Zhontaarian alchemy and the “First Fantasy Campaign”
Page 50 of Dave Arneson’s First Fantasy Campaign describes “the Original Blackmoor Magic System” as being more alchemical in nature than the “Vancian” one used in the OD&D rules:
In Blackmoor, magic followed the “Formula” pattern for most magic. The reason behind limiting the number of spells that a Magic User could take down into the Dungeon was simply that many of the ingredients had to be prepared ahead of time, and of course, once used were then powerless. Special adventures could then be organized by the parties to gain some special ingredients that could only be found in some dangerous place.
Progression reflected the increasing ability of the Magic user to mix spells of greater and greater complexity. Study and practice were the most important factors involved. A Magic user did not progress unless he used Spells, either in the Dungeon or in practice (there was no difference) session. Since there was always the chance of failure in spells (unless they were practiced and materials for some spells were limited (determined simply by a die roll) the Magic User did not just go around practicing all the time. The Magic User could practice low level spells all the time, cheaply and safely, but his Constitution determined how often he could practice without rest. Thus, the adventurers might want a Magic User to come with them only to find him lying exhausted.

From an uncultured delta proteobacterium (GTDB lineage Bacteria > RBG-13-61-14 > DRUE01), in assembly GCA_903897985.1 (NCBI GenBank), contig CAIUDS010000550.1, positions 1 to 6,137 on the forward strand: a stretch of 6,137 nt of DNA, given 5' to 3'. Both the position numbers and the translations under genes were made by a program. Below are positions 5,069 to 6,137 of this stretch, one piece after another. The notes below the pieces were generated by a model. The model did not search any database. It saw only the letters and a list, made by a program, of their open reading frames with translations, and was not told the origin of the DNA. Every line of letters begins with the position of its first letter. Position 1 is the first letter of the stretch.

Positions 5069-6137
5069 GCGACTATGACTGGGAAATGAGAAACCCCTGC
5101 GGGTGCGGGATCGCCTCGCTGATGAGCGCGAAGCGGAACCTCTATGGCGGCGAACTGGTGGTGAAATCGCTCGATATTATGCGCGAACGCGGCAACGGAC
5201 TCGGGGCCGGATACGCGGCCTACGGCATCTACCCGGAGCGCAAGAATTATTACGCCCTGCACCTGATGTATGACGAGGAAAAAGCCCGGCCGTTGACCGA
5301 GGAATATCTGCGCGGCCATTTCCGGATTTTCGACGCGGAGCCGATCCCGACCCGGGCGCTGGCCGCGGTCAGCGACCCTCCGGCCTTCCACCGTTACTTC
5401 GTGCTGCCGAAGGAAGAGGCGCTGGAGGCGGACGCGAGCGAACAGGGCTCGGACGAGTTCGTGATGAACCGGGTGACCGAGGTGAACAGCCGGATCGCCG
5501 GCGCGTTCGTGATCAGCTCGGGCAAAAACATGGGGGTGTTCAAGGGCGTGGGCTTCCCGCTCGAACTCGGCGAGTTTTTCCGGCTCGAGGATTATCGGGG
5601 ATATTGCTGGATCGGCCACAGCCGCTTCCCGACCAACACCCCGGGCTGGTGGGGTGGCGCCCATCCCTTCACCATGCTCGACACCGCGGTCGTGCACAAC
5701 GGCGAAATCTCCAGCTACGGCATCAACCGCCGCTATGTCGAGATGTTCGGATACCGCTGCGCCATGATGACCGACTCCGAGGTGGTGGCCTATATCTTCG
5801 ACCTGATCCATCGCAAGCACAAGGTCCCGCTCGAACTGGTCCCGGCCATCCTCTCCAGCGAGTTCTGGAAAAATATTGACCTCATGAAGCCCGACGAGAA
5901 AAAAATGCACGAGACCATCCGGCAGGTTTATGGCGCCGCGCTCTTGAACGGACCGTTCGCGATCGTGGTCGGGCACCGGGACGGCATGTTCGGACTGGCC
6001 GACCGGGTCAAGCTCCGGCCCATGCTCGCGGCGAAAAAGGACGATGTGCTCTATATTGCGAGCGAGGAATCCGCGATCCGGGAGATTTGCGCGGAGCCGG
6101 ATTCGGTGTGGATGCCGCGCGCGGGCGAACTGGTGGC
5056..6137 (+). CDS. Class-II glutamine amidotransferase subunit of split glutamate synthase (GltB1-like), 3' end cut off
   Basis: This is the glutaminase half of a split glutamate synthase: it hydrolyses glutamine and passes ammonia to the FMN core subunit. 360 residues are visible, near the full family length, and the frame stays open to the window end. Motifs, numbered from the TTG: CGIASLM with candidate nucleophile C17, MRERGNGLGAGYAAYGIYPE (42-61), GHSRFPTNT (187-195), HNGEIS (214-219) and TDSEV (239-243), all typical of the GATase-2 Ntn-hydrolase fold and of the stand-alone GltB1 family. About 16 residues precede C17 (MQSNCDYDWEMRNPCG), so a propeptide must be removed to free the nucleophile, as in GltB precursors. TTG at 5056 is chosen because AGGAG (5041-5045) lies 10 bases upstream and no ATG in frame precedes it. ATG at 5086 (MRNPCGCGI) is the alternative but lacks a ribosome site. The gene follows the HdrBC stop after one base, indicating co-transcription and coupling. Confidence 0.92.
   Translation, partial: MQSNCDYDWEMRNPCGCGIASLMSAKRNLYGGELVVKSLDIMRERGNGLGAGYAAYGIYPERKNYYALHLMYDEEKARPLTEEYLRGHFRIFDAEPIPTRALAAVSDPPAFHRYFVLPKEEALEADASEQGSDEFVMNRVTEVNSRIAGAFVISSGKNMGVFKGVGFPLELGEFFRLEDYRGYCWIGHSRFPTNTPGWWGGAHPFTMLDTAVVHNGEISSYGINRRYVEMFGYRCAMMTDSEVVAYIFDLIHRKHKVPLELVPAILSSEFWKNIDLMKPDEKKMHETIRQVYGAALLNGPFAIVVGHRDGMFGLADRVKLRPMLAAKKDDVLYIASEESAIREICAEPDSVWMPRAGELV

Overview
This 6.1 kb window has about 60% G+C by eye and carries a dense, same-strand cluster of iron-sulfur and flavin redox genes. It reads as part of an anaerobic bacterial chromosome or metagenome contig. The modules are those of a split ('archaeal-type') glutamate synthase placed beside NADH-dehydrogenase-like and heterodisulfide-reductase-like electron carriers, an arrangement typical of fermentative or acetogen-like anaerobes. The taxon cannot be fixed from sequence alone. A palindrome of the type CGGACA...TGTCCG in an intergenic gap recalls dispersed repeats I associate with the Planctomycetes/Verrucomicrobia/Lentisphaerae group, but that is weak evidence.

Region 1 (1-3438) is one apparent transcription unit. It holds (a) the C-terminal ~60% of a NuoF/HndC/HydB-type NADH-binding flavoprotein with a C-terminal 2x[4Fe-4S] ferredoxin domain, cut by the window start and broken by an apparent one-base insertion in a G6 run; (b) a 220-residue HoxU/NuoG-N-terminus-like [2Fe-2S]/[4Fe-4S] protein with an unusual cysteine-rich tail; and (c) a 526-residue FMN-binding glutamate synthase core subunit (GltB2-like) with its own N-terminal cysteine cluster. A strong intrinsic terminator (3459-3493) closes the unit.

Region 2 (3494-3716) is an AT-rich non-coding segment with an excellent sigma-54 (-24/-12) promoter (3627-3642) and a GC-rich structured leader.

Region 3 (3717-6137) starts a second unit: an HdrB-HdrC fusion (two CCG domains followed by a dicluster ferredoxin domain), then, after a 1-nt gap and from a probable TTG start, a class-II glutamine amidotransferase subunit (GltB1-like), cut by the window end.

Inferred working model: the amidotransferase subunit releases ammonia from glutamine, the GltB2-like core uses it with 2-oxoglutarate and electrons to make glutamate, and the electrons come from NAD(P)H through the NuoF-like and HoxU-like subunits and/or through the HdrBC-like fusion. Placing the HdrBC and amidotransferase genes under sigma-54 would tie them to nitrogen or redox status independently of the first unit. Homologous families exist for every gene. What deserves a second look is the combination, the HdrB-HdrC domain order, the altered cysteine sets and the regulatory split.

So to progress to a new level, one first learned the spells, and then got to use that spell. There was no automatic progression. rather it was a slow step by step, spell by spell progression.
Gathering reagents and mixing concoctions rouses a bit of Ultima IV nostalgia (was it Garlic and Ginseng that cured poison?), but with regard to a science-fantasy setting like Zhontaar it helps to add a bit of the science to the magic. Even though two of the principal inspirations for Gygaxian D&D magic (Vance’s science-fantasy The Dying Earth and de Camp & Pratt’s Harold Shea stories) described the spell-preparation process in a scientific way, the “fire-and-forget” magic system has, well, lost its magic over the years. My mind is pretty much made up that Zhontaari magic will consist of alchemy and psionics; I’ll delve further into the subject in a future installment titled along the lines of “Slaughtering the Sacred Cows.”